The Pathetic Fallacy of RDF. schraefel & Karger, D. In International Workshop on the Semantic Web and User Interaction (SWUI) 2006, 2006.
The Pathetic Fallacy of RDF [link]Paper  abstract   bibtex   
The most popular visualization of RDF - the underlying language to represent the Semantic Web ? is a Great Big Graph (GBG) or Big Fat Graph (BFG) if one prefers. By graph, we mean representations with nodes and edges to model the relationships within the space represented. Why are they the default representation? The answer that is usually proferred is that the Semantic Web is a Graph, ipso facto we use graphs to represent it. This notion that data should be presented to the user as it is represented in the computer is what we propose as the pathetic fallacy of RDF. In the following discussion, we consider examples of the pathetic fallacy in terms of the interaction challenge of ? what knowledge these graphs communicate, ? what tasks they support, and ? whether these are the optimal paradigms for these representations?tasks. From this context, we investigate the question, are graphs the main default representation for the Semantic Web and if not, how might we think about formalized representations for the Semantic Web in order to make accessible the promised benefits of the Semantic Web for knowledge building.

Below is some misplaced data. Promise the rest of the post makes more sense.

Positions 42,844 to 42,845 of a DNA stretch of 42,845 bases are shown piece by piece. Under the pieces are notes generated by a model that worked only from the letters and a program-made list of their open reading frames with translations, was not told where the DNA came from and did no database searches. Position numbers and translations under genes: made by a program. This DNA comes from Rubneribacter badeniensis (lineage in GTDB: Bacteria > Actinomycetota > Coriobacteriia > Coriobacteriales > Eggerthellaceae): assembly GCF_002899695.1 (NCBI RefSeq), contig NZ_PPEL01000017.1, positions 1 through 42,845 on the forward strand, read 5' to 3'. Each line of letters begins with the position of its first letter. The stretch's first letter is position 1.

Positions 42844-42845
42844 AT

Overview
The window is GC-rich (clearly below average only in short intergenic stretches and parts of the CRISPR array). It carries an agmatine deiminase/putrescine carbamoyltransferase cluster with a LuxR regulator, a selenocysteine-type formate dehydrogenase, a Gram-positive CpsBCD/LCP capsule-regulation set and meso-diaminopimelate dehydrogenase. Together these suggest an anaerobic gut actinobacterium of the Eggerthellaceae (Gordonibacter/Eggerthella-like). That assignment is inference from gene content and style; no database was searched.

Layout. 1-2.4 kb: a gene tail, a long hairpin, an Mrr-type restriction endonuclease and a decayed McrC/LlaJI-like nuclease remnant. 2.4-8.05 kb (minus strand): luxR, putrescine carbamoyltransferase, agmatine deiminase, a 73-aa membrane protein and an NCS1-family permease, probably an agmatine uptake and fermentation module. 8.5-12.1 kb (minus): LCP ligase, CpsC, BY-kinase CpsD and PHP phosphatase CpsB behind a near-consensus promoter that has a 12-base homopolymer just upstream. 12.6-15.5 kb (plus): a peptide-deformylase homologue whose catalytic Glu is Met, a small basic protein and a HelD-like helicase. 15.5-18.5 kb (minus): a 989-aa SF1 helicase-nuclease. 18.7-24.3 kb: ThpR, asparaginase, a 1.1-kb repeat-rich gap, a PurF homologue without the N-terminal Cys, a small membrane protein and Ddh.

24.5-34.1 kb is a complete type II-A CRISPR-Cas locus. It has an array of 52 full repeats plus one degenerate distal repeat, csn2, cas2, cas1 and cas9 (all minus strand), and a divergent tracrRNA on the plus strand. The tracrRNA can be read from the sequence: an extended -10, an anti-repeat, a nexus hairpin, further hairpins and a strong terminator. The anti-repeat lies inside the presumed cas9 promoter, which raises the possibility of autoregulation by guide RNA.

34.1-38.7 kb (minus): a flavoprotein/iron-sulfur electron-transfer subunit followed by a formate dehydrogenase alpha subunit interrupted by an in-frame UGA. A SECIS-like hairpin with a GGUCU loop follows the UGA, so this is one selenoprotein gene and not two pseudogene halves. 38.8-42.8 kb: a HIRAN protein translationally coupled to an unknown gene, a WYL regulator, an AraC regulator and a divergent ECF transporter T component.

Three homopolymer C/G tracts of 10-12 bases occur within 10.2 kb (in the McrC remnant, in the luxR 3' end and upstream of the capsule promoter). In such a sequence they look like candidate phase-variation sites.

@inproceedings{ ecs12911,
  author    = { schraefel and David Karger},
  title     = {The Pathetic Fallacy of RDF}, 
  abstract   = {The most popular visualization of RDF - the underlying language to represent the Semantic Web ? is a Great Big Graph (GBG) or Big Fat Graph (BFG) if one prefers. By graph, we mean representations with nodes and edges to model the relationships within the space represented. Why are they the default representation? The answer that is usually proferred is that the Semantic Web is a Graph, ipso facto we use graphs to represent it. This notion that data should be presented to the user as it is represented in the computer is what we propose as the pathetic fallacy of RDF. In the following discussion, we consider examples of the pathetic fallacy in terms of the interaction challenge of ? what knowledge these graphs communicate, ? what tasks they support, and ? whether these are the optimal paradigms for these representations?tasks. From this context, we investigate the question, are graphs the main default representation for the Semantic Web and if not, how might we think about formalized representations for the Semantic Web in order to make accessible the promised benefits of the Semantic Web for knowledge building.},
  booktitle   = {International Workshop on the Semantic Web and User Interaction (SWUI) 2006},
  url   = {http://eprints.ecs.soton.ac.uk/12911/} ,
  year   = {2006}
}
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